[Paleopsych] CHE: (Lous Andreas-Salome) A New Translation Shows There's More to a Muse Than Relationships With Famous Men
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A New Translation Shows There's More to a Muse Than Relationships With Famous
The Chronicle of Higher Education, 5.10.21
By RICHARD BYRNE
Raleigh G. Whitinger, professor of German at the University of Alberta
Lou Andreas-Salomé is best known for the company she kept: Friedrich
Nietzsche, Rainer Maria Rilke, Sigmund Freud. But Mr. Whitinger argues
that Andreas-Salomé's prominent roles as muse, lover, and collaborator
overshadowed her own creative and critical work, much of it concerned
with feminism and its discontents. His new translation of a cycle of
novellas by Andreas-Salomé, The Human Family: Stories (University of
Nebraska Press), opens a door into this oft-neglected aspect of her
Q. Why have Andreas-Salomé's own writings been ignored by many
A. She became known mainly due to her relationships to important men.
As a result of that ... the interest in her writings more or less fell
under the table. First of all, there is the whole sensation of it.
People in the more male-centered intellectual circles find it to be a
rather sensational sequence of relationships and affairs, and focus
merely on that. That brought with it among many male critics, on the
one hand, a deprecatory attitude. She was perceived as an intellectual
groupie. In other males, it brought more of a possessive, desirous
interest. A sort of idea of captivation.
It's surprising, though, that her fictional work -- her stories, her
writing -- was positively received among the general reading public at
the time. Until the First World War, she was included in and still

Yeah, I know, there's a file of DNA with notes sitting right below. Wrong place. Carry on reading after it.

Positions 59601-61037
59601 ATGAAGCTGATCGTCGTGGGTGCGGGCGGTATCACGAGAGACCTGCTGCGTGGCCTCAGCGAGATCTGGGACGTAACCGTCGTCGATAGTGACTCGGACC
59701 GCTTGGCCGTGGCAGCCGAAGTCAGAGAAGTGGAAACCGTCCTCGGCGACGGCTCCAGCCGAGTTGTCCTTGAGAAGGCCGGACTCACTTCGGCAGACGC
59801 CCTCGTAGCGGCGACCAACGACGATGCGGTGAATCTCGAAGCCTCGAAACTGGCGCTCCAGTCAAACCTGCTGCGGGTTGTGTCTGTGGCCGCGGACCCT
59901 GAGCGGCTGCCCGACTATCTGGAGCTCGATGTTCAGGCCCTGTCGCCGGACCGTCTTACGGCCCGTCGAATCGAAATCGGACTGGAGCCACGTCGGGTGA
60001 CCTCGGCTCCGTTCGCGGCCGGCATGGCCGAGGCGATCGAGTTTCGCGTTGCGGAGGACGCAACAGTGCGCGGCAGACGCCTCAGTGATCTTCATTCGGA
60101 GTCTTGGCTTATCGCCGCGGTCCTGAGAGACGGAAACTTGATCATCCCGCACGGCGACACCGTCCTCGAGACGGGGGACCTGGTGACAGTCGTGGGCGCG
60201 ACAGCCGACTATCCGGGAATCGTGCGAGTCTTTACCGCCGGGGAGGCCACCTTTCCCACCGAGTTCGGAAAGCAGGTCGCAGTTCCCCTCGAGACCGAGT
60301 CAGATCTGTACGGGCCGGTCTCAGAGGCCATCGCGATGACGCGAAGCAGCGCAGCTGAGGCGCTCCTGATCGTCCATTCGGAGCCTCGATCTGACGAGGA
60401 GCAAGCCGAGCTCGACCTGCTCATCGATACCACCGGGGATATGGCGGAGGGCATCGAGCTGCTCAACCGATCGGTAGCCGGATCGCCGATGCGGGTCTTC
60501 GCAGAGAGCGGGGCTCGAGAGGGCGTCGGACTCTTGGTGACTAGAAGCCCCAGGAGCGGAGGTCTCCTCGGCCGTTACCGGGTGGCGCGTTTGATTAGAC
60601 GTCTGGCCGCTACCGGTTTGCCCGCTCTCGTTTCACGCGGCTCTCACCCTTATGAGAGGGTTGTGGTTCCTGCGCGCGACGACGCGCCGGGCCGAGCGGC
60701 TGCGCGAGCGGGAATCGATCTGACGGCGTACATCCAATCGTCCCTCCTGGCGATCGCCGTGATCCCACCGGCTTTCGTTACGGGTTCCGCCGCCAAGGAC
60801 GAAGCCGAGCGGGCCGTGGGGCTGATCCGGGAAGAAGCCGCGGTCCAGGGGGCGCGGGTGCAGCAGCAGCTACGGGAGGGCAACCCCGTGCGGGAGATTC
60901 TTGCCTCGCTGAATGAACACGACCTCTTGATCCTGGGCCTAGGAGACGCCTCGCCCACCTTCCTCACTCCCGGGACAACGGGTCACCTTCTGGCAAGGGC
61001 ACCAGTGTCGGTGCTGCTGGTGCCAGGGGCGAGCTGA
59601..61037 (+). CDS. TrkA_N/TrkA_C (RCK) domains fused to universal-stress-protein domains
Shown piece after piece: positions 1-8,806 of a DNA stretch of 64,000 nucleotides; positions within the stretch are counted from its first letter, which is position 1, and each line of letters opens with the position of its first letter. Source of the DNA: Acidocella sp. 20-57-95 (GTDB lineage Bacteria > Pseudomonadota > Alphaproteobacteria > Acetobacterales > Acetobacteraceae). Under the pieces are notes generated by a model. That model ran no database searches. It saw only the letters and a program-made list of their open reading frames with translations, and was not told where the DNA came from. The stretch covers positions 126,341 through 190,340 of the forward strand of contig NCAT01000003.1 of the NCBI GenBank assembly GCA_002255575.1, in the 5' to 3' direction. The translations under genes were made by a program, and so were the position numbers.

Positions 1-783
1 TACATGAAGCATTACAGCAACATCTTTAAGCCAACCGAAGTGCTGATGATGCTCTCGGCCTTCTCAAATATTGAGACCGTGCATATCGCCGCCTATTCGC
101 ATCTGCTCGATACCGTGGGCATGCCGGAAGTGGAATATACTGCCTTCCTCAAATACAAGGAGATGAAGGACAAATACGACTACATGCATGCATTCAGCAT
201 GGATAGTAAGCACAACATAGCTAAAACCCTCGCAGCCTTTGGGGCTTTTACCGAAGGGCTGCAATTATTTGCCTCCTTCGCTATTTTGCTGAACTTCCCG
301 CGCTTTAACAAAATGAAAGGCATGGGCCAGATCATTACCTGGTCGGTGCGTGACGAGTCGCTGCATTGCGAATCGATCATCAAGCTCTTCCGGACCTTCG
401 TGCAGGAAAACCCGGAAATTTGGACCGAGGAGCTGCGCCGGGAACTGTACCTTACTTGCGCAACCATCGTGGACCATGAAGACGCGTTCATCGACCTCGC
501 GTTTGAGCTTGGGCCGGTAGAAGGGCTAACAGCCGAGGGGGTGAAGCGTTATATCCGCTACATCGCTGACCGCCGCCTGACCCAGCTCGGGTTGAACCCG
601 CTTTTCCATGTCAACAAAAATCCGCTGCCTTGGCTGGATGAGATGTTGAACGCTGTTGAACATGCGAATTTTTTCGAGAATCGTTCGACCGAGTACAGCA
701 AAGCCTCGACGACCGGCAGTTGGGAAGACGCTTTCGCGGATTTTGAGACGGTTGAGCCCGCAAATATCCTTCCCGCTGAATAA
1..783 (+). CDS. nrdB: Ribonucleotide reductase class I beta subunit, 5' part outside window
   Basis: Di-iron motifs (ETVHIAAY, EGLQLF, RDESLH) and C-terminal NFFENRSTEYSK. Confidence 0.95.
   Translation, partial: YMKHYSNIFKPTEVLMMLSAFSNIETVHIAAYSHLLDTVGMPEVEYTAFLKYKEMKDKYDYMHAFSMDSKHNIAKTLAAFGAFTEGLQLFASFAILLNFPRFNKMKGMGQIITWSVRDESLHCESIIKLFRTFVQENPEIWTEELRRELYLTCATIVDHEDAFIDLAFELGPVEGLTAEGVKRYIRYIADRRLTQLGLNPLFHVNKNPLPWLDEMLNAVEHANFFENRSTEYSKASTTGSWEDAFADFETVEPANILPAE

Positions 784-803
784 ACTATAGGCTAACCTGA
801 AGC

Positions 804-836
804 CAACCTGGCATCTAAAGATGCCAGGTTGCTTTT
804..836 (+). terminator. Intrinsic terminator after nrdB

discussed in major comprehensive histories of literature of the time
and seemed to fall out after that.
Q. What is the gradual excavation of her literary works adding to our
knowledge of Andreas-Salomé and her intellectual milieu?
A. There is greater interest in her writings, whether they are
critical writings like her book on Ibsen, or some of theoretical
writings on early feminism. ... In addition to those, the rediscovery
of her fiction has given us an array of her documents that describe
the nature of the 1890s second wave of the women's liberation
movement -- some of the complexities of it, of course, but also the
general thrust of it. ... It's adding to our historical picture to see
how the women's movement progressed and how it was mirrored in
Q. Do we know what some of the intellectual figures of her time
thought about her work?
A. I was surprised to find that her book on Nietzsche was received at
the time (1894) by male critics as a psychological masterpiece. ... I
have the distinct feeling that her works were known by and alluded to,
even, by some of the big guns: Thomas Mann, and later, Robert Musil. I
detect distinct echoes. They both mention her. Especially Thomas Mann
... There are aspects of Tonio Kröger, that canonical novella that
everybody reads in German class, that, to me, distinctly echo a
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